Insect repellent is especially important while out in the woods. Spray the insect repellent to the openings of any clothing to prevent ticks from going underneath where they are not easily seen.
Perform tick checks frequently by going over your clothing and exposed skin while in the woods. While hiking, switch who is in front so everyone can monitor potential ticks hanging out on backs.
How to Remove a Tick
Choose the camper with the steadiest hand to use a pair of fine-pointed tweezers from your first aid kit. Grasp the mouth part of the tick (NOT the body), which is as close to the skin’s surface as possible. This reduces the tick’s head from detaching, remaining in the skin, and causing infections.
Slowly pull the tick out with straight and even pressure. It can take a minute or two of slow and constant pulling.
Place the tick in a sealable bag or container. You’ll want to hang onto the tick if you develop any symptoms after experiencing a tick bite.
Wash the bite area using soap and water. Follow up by applying an antiseptic. You can consult a pharmacist about any antiseptic medication they can provide over the counter.
If you develop any kind of symptoms after experiencing a tick bite or are concerned, consult with a doctor as soon as possible. When treated with antibiotics early, you can avoid Lyme disease.
Bad Tick Removal Options
There are many methods to remove a tick. Here are a few methods you DO NOT want to try.
- Burning the tick with a lighter or match.
- Using petroleum jelly or other oils to suffocate the tick.
- Grabbing the tick between your fingers and tugging it.
Remove a Tick From Clothing
It can be difficult to remove ticks from clothing, and you want to avoid touching them. One of the best ways to remove ticks is using the sticky side of duct tape. If you’re camping, this is just one of the many uses for duct tape! Otherwise, try to gently shake off the tick or trap it in a container.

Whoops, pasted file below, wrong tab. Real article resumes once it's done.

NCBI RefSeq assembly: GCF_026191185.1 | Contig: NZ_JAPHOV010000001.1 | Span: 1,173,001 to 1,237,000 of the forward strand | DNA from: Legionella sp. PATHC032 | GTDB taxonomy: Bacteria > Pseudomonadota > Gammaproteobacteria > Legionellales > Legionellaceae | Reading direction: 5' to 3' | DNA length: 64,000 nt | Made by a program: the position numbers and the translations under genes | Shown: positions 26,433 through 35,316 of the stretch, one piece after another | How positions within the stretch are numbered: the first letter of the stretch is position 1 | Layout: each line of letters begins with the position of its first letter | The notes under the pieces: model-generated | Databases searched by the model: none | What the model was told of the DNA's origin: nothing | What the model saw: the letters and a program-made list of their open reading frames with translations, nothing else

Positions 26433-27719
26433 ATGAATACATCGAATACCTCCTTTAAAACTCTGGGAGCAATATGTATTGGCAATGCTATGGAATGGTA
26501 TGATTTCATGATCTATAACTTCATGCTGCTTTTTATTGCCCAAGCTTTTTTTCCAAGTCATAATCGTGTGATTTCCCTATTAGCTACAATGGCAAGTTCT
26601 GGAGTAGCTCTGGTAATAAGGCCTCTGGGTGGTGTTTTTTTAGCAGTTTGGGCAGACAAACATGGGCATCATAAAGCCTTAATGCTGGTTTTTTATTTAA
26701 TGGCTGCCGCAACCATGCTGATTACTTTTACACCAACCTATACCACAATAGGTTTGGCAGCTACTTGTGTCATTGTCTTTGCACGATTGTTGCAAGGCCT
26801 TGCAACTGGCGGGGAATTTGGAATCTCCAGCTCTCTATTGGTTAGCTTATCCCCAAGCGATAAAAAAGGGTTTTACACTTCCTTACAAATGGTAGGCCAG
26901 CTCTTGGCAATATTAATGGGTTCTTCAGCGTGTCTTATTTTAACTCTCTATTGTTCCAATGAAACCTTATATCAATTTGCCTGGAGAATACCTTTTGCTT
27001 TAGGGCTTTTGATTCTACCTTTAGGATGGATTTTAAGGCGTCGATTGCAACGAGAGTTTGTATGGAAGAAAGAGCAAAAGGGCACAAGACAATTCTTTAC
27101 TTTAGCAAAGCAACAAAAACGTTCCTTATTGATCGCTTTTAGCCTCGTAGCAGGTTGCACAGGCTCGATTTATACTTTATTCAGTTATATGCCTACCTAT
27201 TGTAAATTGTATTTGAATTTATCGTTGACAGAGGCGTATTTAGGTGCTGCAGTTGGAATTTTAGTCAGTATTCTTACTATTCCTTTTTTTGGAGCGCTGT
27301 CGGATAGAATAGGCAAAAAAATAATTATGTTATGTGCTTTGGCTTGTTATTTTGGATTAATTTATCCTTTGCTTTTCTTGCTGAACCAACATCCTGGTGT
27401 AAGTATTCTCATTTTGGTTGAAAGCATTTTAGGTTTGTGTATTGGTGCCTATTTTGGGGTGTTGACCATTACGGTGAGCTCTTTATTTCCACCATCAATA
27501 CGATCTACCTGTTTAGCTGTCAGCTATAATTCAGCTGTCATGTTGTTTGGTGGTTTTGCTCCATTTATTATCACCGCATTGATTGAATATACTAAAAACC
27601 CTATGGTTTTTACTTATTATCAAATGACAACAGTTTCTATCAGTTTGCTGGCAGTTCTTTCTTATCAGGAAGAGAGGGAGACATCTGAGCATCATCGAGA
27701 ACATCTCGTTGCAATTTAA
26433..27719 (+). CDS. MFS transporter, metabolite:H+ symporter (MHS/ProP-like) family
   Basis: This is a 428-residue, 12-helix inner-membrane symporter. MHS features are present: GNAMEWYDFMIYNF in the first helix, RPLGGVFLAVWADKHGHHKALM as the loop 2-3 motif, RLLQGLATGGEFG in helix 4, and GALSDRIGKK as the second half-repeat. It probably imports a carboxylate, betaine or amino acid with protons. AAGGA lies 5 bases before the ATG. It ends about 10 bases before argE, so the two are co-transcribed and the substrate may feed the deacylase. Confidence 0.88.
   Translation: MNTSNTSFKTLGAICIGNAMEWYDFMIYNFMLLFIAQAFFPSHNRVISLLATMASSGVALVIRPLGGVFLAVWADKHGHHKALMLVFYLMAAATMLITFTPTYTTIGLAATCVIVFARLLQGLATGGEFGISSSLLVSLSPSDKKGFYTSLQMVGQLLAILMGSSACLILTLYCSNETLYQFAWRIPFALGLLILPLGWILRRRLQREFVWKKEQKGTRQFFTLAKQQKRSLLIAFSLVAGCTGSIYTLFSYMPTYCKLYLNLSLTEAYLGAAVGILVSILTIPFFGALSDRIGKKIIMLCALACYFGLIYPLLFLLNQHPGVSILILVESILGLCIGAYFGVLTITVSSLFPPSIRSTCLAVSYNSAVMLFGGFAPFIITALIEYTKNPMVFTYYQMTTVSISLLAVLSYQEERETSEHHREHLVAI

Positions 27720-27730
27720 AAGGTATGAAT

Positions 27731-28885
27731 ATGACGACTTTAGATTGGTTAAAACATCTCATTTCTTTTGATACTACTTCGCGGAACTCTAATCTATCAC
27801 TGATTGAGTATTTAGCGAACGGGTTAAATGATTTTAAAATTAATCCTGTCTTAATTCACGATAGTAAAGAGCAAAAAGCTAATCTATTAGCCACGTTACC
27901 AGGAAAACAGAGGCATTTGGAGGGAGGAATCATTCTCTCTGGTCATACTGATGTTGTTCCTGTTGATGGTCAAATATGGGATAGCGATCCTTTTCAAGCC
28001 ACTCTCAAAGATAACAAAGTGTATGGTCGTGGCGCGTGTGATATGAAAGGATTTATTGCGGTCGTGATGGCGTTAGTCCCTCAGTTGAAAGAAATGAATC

Remove any clothes and if your campsite has them, immediately put the clothes in a dryer on high heat, then wash them. If you don’t have access to a dryer, seal the clothes in a bag and do so when you’re home again. Do not wear the clothes again.
Removing a Tick From a Dog
Ticks may be even more common with our furry friends since they love running through the bush so much! Due to their fur, it can be especially difficult to see ticks and prevent bites.
Luckily, there are plenty of veterinarian medications that can help with preventing ticks from biting dogs. Most vets will suggest a monthly preventative in which you apply the treatment to the back of the neck. Ask your vet for suggestions before camping with your pets for the season.
Perform regular tick checks on your dogs as well. To do so, run your hands along their body and feel for abnormalities. Especially look around their eyes and face. A tick bite will feel like small lumps. If you do find a tick, you can follow the same safe tick removal tips above.
Lyme disease symptoms will look different in pets. See a vet if you notice any lethargy, sudden joint pain or lameness, or any other out-of-the-ordinary symptoms. A vet can easily perform a blood test to check for Lyme disease.